• Kanmangafuchi Abyss. A long series of jizoprotector statues on the side of a hill, some adorned with hats and bibs, some crumbling with age, with a river, small waterfalls and rapids below. Legend says that the statues change places from time to time, and a visitor will never see them in the same order twice. It can be tricky to find – at Shinkyō, instead of heading up the steps to the temple area, follow the road around to the west (to the left, if you crossed over the bridge) and walk roughly half an hour following the river – look for signs along the way. You will be walking through a residential area. If you pass the Turtle Inn, you are heading in the correct direction.
  • Tamozawa Imperial Villa Memorial Park(open 9:00am-4:30pm, closed Tuesdays). Built for the Emperor Taisho in 1899, the former imperial villa also served as a hide-out for Hirohito during World War II. It’s next to the Botanical Garden.
  • Nikko Botanical Garden(open 9:00am-4:30pm, closed Mondays and Dec.-mid-April). Has plenty of the local flora and gardens that were said to be favorites of the Emperor Taisho. It’s now an adjunct to Tokyo University.
  • Nikko National Parkoffers plenty of hiking opportunities.
    • National Route 120 heads from the center of town into the park, passing  Nantai and Lake Chuzenji (Chuzenji-ko) on its way to the Senjogahara Plateau, where the gods of Mt. Nantai and Mt. Akagi are said to have battled for possession of Lake Chuzenji – with several animal and insect transformations and archery experts involved in Mt. Nantai’s eventual victory. There’s a 6.3km walking course of the plateau; allow a little over two and a half hours. Lake Chuzenji itself is surrounded by hiking trails ranging from 4.6km (an hour and a half) to 19.7km (six hours). The area is sometimes called Oku-Nikko (Oku-Nikko), meaning “Inner Nikko”.
    • Route 120 then crosses over the Yukawa River and passing the Yudaki Falls, Lake Yunoko and the Yumoto spa and ski slopes to the northwest of the city, eventually reaching Mt. Shirane and Lakes Kirikomi and Karikomi, which have their own walking courses.
    • Once inside the park, special “low-pollution hybrid” buses run from a depot at Akanuma, near the Yukawa River and the Ryuzu Falls, to the nature preserve at Senjugahama, on the western shores of Lake Chuzenji. Parking is free at Akanuma, but the road to Senjugahama is closed to all other vehicles.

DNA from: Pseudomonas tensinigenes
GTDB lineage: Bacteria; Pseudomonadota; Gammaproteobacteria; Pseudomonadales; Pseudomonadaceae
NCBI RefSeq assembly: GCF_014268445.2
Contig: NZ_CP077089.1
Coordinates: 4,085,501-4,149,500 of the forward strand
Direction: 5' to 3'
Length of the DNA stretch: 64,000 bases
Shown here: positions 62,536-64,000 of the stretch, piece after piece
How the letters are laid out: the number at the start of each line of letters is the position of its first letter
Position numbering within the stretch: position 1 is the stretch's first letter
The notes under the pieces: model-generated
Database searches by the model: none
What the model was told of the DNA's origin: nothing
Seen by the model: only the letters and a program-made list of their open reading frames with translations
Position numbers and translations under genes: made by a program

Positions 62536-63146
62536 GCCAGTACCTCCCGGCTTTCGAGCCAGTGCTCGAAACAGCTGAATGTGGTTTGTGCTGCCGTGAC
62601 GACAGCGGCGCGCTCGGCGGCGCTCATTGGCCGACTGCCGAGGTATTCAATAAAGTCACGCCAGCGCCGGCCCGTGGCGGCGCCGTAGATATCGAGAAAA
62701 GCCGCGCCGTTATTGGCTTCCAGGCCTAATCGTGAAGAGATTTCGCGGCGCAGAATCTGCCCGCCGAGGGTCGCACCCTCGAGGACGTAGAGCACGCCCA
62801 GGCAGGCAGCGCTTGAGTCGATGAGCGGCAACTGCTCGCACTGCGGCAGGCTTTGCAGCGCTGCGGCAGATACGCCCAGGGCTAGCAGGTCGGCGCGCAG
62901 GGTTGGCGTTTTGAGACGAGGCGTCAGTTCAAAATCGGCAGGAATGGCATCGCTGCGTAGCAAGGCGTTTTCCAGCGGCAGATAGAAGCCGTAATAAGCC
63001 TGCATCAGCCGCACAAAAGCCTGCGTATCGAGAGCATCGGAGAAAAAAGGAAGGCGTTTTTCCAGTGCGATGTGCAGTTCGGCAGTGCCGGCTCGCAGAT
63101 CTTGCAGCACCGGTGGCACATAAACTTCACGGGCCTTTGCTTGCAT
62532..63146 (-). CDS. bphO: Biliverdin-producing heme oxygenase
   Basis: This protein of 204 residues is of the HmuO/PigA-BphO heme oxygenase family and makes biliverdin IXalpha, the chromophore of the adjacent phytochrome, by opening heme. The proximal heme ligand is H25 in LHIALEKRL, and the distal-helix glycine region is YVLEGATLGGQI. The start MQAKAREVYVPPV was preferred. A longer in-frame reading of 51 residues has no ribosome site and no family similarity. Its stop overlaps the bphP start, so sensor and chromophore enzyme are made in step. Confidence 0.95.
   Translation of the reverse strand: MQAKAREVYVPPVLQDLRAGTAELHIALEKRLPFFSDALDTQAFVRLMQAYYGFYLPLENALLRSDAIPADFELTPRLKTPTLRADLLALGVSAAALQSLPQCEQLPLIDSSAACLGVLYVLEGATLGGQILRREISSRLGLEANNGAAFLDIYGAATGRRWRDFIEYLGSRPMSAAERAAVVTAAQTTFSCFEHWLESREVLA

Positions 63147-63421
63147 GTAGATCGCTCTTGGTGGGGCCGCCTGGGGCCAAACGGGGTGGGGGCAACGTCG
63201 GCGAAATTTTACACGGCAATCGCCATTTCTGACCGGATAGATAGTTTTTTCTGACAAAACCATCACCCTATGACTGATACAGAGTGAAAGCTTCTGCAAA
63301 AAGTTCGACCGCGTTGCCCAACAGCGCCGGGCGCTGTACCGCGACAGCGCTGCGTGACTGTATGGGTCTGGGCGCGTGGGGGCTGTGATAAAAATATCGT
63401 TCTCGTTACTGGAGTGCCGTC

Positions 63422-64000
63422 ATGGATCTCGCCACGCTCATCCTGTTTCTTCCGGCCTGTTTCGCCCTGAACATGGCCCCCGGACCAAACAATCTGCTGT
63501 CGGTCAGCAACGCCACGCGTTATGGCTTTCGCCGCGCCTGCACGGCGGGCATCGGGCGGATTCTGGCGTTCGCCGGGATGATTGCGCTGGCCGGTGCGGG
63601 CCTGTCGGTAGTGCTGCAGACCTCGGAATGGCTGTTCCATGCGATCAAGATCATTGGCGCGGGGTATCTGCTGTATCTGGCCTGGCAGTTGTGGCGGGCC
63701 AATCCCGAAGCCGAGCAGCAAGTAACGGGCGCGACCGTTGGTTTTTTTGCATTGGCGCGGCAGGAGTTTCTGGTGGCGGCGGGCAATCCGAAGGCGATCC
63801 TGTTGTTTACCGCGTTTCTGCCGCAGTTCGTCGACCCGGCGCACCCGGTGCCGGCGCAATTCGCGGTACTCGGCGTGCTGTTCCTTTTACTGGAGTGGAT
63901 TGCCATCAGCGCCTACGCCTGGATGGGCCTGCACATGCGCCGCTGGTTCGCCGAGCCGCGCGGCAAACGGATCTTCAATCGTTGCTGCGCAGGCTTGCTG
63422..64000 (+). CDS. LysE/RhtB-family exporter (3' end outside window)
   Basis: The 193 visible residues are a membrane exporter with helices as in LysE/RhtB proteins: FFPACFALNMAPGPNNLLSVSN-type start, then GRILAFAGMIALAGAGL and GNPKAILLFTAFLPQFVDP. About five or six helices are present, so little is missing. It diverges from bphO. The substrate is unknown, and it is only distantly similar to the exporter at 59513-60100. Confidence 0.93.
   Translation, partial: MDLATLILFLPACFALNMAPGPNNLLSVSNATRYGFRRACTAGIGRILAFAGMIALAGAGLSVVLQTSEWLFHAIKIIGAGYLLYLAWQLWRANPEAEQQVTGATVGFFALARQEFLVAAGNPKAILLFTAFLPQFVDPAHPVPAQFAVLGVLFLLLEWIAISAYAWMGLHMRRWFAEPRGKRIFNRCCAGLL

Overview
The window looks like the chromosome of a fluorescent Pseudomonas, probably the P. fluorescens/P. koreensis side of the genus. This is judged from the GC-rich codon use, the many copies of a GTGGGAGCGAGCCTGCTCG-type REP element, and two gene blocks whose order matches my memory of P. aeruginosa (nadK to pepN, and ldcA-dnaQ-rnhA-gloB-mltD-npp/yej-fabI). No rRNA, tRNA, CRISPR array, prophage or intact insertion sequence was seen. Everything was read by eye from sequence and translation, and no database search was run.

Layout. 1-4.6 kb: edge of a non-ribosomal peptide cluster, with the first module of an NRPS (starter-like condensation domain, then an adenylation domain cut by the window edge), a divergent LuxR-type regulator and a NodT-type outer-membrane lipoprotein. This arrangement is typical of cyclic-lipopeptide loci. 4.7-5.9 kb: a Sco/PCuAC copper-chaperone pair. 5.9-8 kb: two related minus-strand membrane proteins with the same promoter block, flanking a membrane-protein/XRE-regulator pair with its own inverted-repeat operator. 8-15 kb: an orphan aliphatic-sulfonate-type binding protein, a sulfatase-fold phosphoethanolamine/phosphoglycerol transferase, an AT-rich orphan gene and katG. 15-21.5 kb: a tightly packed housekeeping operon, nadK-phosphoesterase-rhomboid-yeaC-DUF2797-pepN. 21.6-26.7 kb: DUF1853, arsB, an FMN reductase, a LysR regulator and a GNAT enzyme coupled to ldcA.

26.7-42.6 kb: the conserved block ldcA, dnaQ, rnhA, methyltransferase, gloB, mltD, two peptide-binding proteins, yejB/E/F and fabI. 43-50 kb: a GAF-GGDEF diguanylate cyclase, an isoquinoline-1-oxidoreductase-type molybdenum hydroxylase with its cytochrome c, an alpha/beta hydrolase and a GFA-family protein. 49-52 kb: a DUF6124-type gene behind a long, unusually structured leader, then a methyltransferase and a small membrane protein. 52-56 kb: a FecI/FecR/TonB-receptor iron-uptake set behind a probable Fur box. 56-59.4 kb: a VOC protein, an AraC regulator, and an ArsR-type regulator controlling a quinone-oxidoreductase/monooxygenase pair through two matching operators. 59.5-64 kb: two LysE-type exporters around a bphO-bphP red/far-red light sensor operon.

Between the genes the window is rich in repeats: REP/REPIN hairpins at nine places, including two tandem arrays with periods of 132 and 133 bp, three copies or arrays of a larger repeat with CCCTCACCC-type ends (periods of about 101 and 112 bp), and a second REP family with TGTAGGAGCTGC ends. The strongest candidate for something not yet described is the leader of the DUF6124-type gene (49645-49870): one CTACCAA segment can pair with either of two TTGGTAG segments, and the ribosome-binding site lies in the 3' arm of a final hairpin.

• A short walk south from the center of town will get you on a strenuous but rewarding hiking trail to the summit of  Nakimushi(Nakimushiyama). Allow a few hours for a return trip.
  • Adventurous hikers might want to take the city bus to Matō, down National Route 122 in the far southwestern corner of Nikko city territory, in order to hike to Akagane Shinsui Koen(Copper Hydro Park), billed as Japan’s Grand Canyon, as pollution has killed all the trees and left the valley bare. The infamous Ashio copper mine was located nearby.
  • Woodsman’s Village, 4401-1 Naka-Okorogawa, Nikko-shi, Tochigi, Japan. Woodsman’s Village is a place in the beautiful hills of Nikko, where one can rent a log cabin for a certain length of time to stay in. Also, there is an option for renting a barbecue grill. 
  • Edo Wonderland Nikko Edomura is a cultural theme park that resurrects and showcases the life and culture of the Edo period, the park hosts Edo period architecture from rural lodgings to urban samurai residences and government buildings. Also features 7 theatres featuring various traditionally themed shows including Ninja action and Oiran shows in addition to outdoor live shows, seasonal festivals, restaurants shopping etc. Edo Wonderland also has a range of visitor experiences for adults and children including Ninja workshops, Japanese traditional archery, shuriken throwing and costume hire. Address: 470-2 Karakura,Nikko, Tochigi,321-2524 Operating hours: Changes seasonally please refer to website available in English.
  • Chuzenji — lakes, temples and waterfalls
  • Kirifuri Highlands — waterfalls, hiking and skiing
  • Kinugawa — hot springs and the offbeat Tobu World Square/Edo Wonderland theme parks
  • Yumoto — more hot springs
  • Those with an interest in pottery or steam locomotives may enjoy Mashikoon the way back to Tokyo.